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Greer v. McCormick

United States District Court, E.D. Michigan, Southern Division

April 10, 2017

RALPH GREER, JR., Plaintiff,
v.
SUSAN McCORMICK, BARRETT JONES, WESLEY SLAUGHTER, THOMAS DOTSON, and DONOVAN WALTON, in their individual capacities, Defendants.

          OPINION AND ORDER (1) DENYING DEFENDANTS' MOTION FOR SUMMARY JUDGMENT (ECF NO. 27) AND (2) GRANTING IN PART PLAINTIFF'S MOTION FOR PARTIAL SUMMARY JUDGMENT AS TO LIABILITY (ECF NO. 29)

          Paul D. Borman United States District Judge

         In this 42 U.S.C. § 1983 action, Plaintiff claims that his employer violated his Fourth Amendment right to be free from an unreasonable search and seizure when it suspended and terminated him from his employment for refusing to undergo a urine drug test that was ordered without reasonable suspicion that he had used drugs in violation of company policy. Defendants respond that they did have reasonable suspicion, based on a call to their public relations department from a news reporter who passed along an anonymous tip from someone who claimed to have seen and photographed a black male rolling a marijuana cigarette while sitting in a company-owned vehicle.

         On March 13, 2015, this Court denied Defendants' motion to dismiss, concluding that Plaintiff had adequately alleged a Fourth Amendment violation and that “it was clearly established in September, 2013, that an uncorroborated anonymous tip, even if purportedly backed up by undisclosed photographic evidence, relayed second hand by a news reporter with no first hand knowledge of the facts alleged by the tipster, did not provide individualized reasonable suspicion sufficient to require an employee to submit to a urine drug test.” Greer v. McCormick, No. 14-cv-13596, 2015 WL 1181675, at *10 (E.D. Mich. March 13, 2015) (emphasis in original.) See Wrightsell v. City of Chicago, 678 F.Supp. 727, 732 (N.D. Ill. 1988) (“Complaints regarding the reasonableness of a urinalysis drug test ordinarily cannot be dismissed on a motion under Fed.R.Civ.P. 12(b)(6).”).

         Discovery is complete and Defendants now seek summary judgment based upon qualified immunity (ECF No. 27) and Plaintiff seeks a partial summary judgment finding on the issue of liability (ECF No. 29). The parties filed Responses (ECF Nos. 32, 33) and Defendants filed a Reply (ECF No. 34). Defendants also filed a Notice of Supplemental Authority on March 28, 2017 (ECF No. 37), to which Plaintiff responded (ECF No. 38). The Court held a hearing on the cross-motions on December 21, 2016. Following the hearing, the parties engaged in settlement discussions that were unsuccessful in resolving the case.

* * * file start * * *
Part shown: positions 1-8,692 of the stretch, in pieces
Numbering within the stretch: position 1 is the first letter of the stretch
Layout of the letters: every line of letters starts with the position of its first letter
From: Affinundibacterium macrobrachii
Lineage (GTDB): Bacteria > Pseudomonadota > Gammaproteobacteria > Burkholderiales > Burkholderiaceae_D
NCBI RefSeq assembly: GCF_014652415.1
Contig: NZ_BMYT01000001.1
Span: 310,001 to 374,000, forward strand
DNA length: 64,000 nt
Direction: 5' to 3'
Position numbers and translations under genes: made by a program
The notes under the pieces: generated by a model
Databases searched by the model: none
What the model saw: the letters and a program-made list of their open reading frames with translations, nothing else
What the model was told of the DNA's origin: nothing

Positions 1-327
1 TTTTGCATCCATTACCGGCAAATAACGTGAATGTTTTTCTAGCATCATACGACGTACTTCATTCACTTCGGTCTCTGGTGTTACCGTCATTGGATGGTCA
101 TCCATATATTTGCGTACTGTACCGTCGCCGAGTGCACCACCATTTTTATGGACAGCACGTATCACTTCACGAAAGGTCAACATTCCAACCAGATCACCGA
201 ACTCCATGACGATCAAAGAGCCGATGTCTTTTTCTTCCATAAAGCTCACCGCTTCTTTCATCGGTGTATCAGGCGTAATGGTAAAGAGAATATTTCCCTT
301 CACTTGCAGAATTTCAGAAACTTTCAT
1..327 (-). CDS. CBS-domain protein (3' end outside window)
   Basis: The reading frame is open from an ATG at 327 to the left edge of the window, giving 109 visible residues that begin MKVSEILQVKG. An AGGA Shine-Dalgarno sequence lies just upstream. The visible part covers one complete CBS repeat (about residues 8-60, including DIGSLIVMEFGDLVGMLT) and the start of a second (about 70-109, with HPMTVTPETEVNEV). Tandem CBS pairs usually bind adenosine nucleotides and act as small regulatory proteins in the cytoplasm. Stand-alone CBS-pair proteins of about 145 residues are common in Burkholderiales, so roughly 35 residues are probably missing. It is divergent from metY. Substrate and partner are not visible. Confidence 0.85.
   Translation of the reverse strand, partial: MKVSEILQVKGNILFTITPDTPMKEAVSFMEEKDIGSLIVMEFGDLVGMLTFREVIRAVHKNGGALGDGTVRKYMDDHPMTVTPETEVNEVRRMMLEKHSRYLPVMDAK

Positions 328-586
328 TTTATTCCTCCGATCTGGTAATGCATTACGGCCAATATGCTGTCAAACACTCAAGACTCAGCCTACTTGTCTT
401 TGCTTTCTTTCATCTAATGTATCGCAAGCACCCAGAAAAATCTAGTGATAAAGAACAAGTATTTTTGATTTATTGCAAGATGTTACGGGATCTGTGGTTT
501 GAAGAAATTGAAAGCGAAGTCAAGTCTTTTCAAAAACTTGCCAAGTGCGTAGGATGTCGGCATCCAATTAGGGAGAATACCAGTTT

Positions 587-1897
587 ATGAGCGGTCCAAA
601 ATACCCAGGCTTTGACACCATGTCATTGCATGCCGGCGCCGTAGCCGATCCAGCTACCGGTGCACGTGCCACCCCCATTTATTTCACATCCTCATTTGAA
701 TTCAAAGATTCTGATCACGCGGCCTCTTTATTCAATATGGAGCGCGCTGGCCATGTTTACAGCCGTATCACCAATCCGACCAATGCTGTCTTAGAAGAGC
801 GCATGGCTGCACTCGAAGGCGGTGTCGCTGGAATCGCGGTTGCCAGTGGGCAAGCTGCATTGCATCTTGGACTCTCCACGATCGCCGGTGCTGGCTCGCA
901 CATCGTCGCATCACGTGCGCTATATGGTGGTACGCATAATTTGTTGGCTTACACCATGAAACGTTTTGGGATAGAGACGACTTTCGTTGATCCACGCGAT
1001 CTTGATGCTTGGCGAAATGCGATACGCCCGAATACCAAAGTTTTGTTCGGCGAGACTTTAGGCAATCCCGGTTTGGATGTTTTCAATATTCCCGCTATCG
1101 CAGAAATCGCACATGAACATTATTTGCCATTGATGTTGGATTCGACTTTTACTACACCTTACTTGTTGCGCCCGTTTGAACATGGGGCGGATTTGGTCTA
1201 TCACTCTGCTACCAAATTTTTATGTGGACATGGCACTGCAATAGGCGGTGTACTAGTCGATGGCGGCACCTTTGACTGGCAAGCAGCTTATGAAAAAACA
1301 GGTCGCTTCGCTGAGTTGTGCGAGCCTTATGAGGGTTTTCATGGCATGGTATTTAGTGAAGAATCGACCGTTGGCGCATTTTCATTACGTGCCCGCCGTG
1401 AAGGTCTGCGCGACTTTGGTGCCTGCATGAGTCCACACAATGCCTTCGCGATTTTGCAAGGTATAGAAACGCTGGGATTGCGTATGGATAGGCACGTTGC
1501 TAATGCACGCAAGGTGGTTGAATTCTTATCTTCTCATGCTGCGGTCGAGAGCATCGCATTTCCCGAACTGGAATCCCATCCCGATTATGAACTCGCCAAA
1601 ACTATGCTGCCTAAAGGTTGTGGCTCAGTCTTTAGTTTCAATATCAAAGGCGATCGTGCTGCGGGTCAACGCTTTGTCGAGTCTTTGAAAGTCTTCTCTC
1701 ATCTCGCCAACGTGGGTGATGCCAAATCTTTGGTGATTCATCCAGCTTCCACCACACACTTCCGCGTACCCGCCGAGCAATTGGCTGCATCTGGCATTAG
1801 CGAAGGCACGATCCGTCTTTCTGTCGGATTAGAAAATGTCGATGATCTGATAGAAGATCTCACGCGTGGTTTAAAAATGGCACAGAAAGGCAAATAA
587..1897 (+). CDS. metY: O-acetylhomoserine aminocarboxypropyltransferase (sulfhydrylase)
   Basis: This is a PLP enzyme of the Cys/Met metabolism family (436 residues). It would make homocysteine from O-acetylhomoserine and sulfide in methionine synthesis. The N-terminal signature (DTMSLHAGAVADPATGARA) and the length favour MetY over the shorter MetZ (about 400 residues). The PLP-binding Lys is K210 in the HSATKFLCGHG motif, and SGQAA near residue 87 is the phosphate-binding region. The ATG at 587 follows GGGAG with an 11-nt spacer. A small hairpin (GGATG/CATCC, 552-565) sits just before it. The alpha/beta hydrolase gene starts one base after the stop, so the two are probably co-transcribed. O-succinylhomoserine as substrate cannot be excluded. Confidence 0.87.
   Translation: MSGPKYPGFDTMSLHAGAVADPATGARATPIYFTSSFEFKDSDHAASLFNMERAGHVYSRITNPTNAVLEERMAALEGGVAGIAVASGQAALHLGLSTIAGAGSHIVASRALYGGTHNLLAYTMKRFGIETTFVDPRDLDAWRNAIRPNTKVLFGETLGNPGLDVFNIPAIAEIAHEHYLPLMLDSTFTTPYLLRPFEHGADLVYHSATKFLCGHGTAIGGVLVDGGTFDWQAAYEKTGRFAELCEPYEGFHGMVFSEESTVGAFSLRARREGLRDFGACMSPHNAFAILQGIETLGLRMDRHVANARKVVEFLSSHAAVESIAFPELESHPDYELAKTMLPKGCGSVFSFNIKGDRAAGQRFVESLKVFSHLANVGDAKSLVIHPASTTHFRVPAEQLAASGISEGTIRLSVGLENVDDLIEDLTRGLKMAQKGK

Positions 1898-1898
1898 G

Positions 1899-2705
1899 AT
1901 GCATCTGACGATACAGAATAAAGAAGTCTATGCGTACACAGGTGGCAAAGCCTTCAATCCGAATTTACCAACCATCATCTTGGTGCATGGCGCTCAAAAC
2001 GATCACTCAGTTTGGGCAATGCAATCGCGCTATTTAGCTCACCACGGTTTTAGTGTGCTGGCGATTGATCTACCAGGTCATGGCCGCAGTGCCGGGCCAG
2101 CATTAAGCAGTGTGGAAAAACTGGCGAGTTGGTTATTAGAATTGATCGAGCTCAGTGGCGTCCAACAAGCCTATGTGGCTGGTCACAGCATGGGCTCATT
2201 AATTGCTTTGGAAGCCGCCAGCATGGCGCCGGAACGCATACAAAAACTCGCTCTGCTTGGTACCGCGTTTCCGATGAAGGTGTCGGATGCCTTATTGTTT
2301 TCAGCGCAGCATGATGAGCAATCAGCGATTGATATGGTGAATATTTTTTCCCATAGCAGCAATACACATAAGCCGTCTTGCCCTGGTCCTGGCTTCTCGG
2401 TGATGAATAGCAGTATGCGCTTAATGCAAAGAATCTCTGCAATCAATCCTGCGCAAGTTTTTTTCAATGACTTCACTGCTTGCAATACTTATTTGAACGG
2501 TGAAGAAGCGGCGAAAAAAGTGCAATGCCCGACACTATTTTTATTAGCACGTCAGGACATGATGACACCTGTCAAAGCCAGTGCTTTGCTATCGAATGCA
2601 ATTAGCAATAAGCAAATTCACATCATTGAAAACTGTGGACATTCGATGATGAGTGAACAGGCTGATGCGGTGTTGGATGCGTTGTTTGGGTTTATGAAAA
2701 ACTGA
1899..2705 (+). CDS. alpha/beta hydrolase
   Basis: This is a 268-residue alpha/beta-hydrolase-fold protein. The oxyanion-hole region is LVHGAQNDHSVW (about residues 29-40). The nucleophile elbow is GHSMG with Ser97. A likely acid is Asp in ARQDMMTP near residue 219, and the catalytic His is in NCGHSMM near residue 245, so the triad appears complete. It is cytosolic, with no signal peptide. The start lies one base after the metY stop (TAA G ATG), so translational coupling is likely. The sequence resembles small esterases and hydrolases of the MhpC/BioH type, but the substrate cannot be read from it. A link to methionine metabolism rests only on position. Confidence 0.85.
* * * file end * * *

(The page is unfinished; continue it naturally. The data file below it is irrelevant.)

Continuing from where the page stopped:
For the reasons that follow, the Court GRANTS IN PART Plaintiff's motion for partial summary judgment as to liability and DENIES Defendants' motion for summary judgment.

         I. BACKGROUND

         A. Plaintiff's Version of Events

         The Plaintiff, Ralph Greer, began work with the Detroit Department of Water and Sewage (“DWSD”) in October, 2000, and ultimately transferred to his position as a construction inspector. (ECF No. 29, Pl.'s Mot. Ex. 1, April 8, 2016 Deposition of Ralph Greer 6:17-7:4.) The DWSD is not a Defendant. The Defendants are employees of the DWSD who are sued only in their individual capacities: Susan McCormick, who was the Director of DWSD (Pl.'s Mot. Ex. 11, April 18, 2016 Deposition of Susan McCormick 5:16-66:7); Barnett Jones, who was the Chief Security and Integrity Officer for the DWSD (Pl.'s Mot. Ex. 5, March 23, 2016 Deposition of W. Barnett Jones 5:2-7); Wesley Slaughter, who was a Security Officer assigned to Special Investigations for the DWSD (Pl.'s Mot. Ex. 6, March 23, 2016 Deposition of Wesley Slaughter 6:17-24); Thomas Dotson, who was a Construction Inspector/Supervisor for the DWSD (ECF No. 27, Defs.' Mot. Ex. 5, March 23, 2016 Deposition of Thomas Dotson 3:13-18); and Donovan Walton, who was the Manager of the DWSD Maintenance and Repair Division and who was the supervisor of Plaintiff's direct supervisor, Thomas Dotson (Pl.'s Mot. Ex. 8, March 23, 2016 Deposition of Donovan Walton).

         Throughout his employment with DWSD, Greer worked as a Construction Inspector and drove a DWSD panel truck to various sites to oversee the construction and repair work that private contractors performed for the DWSD. (Greer Dep. 16:19-17:8, 18:17-19.) On the date of the incident that is the subject of this litigation, Greer was assigned to a job in suburban Wyandotte and was driving a “very dark blue” Ford F335 Cargo Van with a vehicle number - 381188 - stenciled on both sides of the truck. (Greer Dep. 12:10-13:23, 15:4-18:9.) Plaintiff submitted a declaration in which he confirms that he was assigned to a job in Wyandotte on the dates in question in this case, that on those days he was driving a dark blue DWSD van and that “at no time on those days did [he] drive a DWSD van on or near Hunt Street in Detroit or on or near any street in the vicinity of Eastern Market in Detroit.” (ECF No. 33, Pl.'s Resp. Ex. 15, August 24, 2016 Declaration of Ralph Greer ¶¶ 9-11.) Plaintiff's direct supervisor at the time was Thomas Dotson. (Greer Dep. 19:21-22.)